In ranking the postseason lineups, we’ll begin with this: Pay no attention to who will or won’t play for the Yankees. It does not seem to matter. No, seriously.
Look, we know it does matter. In a perfect world, Aaron Boone’s Game 1 lineup card will have Gary Sánchez, Edwin Encarnación, Gio Urshela and Giancarlo Stanton. In addition, Aaron Hicks believes he could play at some point in the postseason.
But in a season in which the Yankees have used 54 players and given double-digit starts to five first basemen, four second basemen and eight outfielders, there has just been one constant: The Yankees are a really, really good offensive team. They are neck and neck with the Twins for most runs and homers. We’re not sure how the Yankees will line up. We’re only certain that they will be dangerous.
Of course, there are a few offensive juggernauts in the postseason. MLB’s top four teams in wOBA -- Astros, Yankees, Twins, Dodgers -- have won their divisions, and the Nationals (sixth), Braves (seventh) and A’s (tied for ninth) will be playing in October as well.
Here’s our ranking of the lineups of the 10 teams that have wrapped up postseason berths:
Numbers: first in wOBA (.354), wRC+ (125) and OPS (.847). Third in runs (906) and home runs (283)
Bottom line: The Astros have hit 53 home runs in 23 games this month and are two runs behind the Cubs, who are No. 1. Overall, the Yankees and Twins have scored more runs and hit more home runs, but the Astros win all the peripherals in terms of hard contact and strike-zone discipline. They lead the Majors in walks and are last in strikeouts. The Astros have four players -- Alex Bregman (41), George Springer (38), Yuli Gurriel (30) and Jose Altuvé (30) -- with at least 30 home runs and a rookie, Yordan Álvarez, who has 27 in 85 games.
Numbers: Lead the Majors in runs (938) and home runs (305), second in wOBA (.348), and second in wRC+ (117)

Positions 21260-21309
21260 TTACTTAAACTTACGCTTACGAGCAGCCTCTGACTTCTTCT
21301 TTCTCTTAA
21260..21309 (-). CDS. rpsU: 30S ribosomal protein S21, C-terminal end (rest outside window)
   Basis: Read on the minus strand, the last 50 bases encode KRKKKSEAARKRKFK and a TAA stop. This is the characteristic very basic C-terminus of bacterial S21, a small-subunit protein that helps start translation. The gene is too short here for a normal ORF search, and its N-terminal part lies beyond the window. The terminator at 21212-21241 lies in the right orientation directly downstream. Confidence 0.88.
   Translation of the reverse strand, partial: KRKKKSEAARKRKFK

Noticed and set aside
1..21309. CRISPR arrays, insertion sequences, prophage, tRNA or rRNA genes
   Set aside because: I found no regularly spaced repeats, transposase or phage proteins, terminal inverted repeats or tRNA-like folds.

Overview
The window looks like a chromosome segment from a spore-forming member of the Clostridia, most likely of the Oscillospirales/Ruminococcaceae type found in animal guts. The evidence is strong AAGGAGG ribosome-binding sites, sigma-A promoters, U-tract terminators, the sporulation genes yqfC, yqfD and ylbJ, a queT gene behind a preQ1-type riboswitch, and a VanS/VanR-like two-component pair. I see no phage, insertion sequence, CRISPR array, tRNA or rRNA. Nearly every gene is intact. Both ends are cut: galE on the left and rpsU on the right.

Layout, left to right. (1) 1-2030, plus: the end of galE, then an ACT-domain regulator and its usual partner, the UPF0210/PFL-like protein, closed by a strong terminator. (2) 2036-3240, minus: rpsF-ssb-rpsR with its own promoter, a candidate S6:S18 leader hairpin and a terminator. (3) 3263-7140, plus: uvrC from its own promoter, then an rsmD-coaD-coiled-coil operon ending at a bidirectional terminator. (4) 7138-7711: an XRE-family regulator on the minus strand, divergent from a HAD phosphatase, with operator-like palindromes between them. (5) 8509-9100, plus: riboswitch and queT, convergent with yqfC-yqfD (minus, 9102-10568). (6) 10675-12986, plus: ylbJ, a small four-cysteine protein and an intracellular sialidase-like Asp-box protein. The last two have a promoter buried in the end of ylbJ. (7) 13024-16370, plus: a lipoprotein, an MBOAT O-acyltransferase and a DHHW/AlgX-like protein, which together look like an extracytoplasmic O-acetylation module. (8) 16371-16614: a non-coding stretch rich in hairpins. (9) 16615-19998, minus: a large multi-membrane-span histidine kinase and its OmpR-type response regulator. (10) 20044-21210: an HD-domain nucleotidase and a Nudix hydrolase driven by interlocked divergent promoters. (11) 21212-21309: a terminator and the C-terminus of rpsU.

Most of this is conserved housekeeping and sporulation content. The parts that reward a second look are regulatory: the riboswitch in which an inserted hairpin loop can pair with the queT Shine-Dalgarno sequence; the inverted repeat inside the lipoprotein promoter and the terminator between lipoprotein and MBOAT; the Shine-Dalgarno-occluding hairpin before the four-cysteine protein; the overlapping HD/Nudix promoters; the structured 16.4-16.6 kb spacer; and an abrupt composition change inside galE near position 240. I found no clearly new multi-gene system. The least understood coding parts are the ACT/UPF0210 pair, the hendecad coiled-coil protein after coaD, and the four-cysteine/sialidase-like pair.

Bottom line: DJ LeMahieu has played his way into the AL MVP discussion by challenging for a batting title while starting at first, second and third. Brett Gardner has had his finest season, and Gleyber Torres has followed an excellent rookie season with an even better year. Aaron Judge has missed time with injuries but remains as fearsome as ever, leading MLB with a 95.8 mph average exit velocity (min. 100 batted balls). His 57.3% hard-hit rate is second to only Miguel Sanó (min. 100 batted balls).
Numbers: Second in runs (931), second in home runs (303) and OPS (.33), and third in wOBA (.347), wRC+ (116)
Bottom line: The Twins are the first team to hit 300 homers in a season and the first with five 30-homer players. Nelson Cruz has 24 of his 40 since the All-Star Break. Among the 10 playoff teams in this ranking, Minnesota has the third-fewest strikeouts. Sanó’s 57.5% hard-hit rate (95 mph or better) leads the Majors (min. 100 batted balls). Sanó and Cruz are second and third in average exit velocity (min. 100 batted balls).
Numbers: Fifth in runs (875), fourth in home runs (277), wOBA (.338 -- tied for fourth) and wRC+ (111). L.A. is also fifth in averaging 5.6 runs per game this month.
Bottom line: This is the NL’s best lineup, one that draws walks and hits home runs without the high strikeout totals. Cody Bellinger is the NL MVP favorite with 47 home runs and a 1.033 OPS. Eight Dodgers have an OPS of .800 or better since the All-Star break (min. 100 PA). The big question here is Justin Turner, who has been hobbled by ankle and back injuries and might not be at full strength.